• Should officers be allowed to view body cam videos? Or does it give them unfair advantage?

    Date published: 
    April 26, 2017

    "Harlan Yu of Upturn Research has been studying body cameras and says they are not living up to the public’s expectations.

    “What Seattle and other police departments across the country are doing right now is creating an uneven playing field where officers get a structural advantage where they get to view footage and other eyewitnesses don’t,” Yu said."

  • How to Disappear? Is it possible to move through a smart city undetected?

    Date published: 
    April 25, 2017

    Even in the middle of major city, it’s possible to go off the grid. Last year, the Atlantic profiled a family in Washington, D.C., that harvests their entire household energy from a single, 1-kilowatt solar panel on a patch of cement in their backyard. Insulated, light-blocking blinds keep upstairs bedrooms cool at the peak of summer; in winter, the family gets by with low-tech solutions, like curling up with hot water bottles. “It’s a bit like camping,” one family member said.

  • Uber’s ‘flying cars’ set to land in Dallas by 2020

    Date published: 
    April 25, 2017

    "When Uber angered the California Department of Motor Vehicles last year, it packed up and moved its self-driving cars to Arizona. This time, Uber should try to stay on the Federal Aviation Administration’s good side because it needs the FAA to approve its vehicles and pilots, said Bryant Walker Smith, a transportation tech scholar with Stanford Law School.

    “It’s FAA’s way, or no way,” he said.

  • Man takes drone out for a sunset flight, drone gets shot down

    Date published:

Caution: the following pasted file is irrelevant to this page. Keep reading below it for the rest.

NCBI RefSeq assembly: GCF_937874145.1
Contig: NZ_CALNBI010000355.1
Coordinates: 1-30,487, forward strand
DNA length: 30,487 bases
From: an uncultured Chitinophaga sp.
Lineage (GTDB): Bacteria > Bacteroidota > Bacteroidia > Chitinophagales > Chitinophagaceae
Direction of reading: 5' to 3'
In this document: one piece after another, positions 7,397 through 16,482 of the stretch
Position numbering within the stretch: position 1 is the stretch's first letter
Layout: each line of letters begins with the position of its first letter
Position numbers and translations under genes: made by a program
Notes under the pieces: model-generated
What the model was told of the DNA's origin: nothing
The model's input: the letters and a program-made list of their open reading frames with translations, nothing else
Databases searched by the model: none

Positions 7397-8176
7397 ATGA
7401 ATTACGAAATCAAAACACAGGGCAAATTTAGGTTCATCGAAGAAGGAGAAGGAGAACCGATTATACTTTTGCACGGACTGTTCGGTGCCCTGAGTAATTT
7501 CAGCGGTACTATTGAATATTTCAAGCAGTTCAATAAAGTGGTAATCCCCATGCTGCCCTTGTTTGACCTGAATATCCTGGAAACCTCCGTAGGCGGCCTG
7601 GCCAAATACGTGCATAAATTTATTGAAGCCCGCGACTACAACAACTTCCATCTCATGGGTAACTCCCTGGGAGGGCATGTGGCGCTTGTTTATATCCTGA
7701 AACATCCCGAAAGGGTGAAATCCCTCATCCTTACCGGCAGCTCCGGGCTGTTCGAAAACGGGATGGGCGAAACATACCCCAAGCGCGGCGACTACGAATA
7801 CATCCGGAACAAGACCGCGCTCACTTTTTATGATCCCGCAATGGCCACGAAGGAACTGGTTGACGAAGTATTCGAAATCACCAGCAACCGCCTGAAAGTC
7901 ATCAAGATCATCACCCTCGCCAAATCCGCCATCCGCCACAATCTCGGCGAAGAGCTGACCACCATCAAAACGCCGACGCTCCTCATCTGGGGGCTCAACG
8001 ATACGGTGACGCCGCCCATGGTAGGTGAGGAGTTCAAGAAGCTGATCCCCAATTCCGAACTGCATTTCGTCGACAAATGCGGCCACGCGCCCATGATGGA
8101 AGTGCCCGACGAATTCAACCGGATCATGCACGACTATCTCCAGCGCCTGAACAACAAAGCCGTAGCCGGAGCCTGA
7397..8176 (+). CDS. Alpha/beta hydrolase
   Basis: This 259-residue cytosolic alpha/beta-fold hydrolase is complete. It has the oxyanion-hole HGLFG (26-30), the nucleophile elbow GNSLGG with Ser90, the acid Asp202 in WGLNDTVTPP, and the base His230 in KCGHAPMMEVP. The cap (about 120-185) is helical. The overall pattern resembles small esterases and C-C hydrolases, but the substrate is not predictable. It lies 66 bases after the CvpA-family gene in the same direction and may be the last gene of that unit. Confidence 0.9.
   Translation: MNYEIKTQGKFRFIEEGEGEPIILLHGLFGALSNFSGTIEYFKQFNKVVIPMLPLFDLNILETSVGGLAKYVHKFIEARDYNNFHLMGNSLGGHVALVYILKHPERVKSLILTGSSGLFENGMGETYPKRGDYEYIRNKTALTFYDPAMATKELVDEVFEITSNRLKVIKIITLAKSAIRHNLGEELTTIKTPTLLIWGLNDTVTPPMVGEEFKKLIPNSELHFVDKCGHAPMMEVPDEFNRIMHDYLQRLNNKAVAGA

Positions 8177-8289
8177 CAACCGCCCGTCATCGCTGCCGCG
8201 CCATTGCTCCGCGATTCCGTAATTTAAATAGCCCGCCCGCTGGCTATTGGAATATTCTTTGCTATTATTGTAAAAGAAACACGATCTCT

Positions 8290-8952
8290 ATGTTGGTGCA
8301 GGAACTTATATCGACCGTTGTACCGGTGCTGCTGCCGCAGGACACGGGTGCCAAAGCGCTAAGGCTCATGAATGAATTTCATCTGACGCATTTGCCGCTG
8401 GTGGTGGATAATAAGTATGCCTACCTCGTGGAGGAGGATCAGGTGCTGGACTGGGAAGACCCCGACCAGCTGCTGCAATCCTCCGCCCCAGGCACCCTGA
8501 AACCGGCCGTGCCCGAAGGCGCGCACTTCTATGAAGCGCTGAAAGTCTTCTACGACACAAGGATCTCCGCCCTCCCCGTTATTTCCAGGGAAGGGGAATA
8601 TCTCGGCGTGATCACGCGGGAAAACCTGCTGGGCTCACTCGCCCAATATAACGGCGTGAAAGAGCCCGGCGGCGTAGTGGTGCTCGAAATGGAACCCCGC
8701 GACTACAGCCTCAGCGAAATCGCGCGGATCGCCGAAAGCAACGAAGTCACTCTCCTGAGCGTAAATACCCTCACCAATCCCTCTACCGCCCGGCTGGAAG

April 25, 2017

    "Ryan Calo, a law professor and drone expert at the University of Washington, told Ars that federal authorities could bring a case if they wanted to.

    “It would seem that, in theory, you could prosecute an individual for destroying a drone.” he said in a phone interview. “That seems a rather draconian approach, so I’m not surprised the FAA has not pursued it. This is a flexible enough statute that they could bring a case.”"

  • Crime, live on video: The beast Facebook can’t control

    Date published: 
    April 25, 2017

    "Daphne Keller, Director of Intermediary Liability at Stanford’s Center for Internet and Society, told Quartz Facebook’s turnaround time was actually quite fast. Keller worked for years as an attorney at Google, and said that having been “on the other side,” she witnessed the massive volume of user reports these companies get, and how many of the flags they get are simply wrong or not actionable. “I don’t think it’s realistic to do anything better.”

  • The main differences between internet privacy in the US and the EU

    Date published: 
    April 24, 2017

    ""[They have] this idea that privacy is something that's quite central, that it could be thought of in terms of if property rights," said Indiana University associate professor Scott Shackelford, who teaches cybersecurity law. "Having privacy be the starting point and carving out free speech."

    The U.S. does the reverse, Shackelford said. Free speech is paramount, and privacy protections are carved out as exceptions.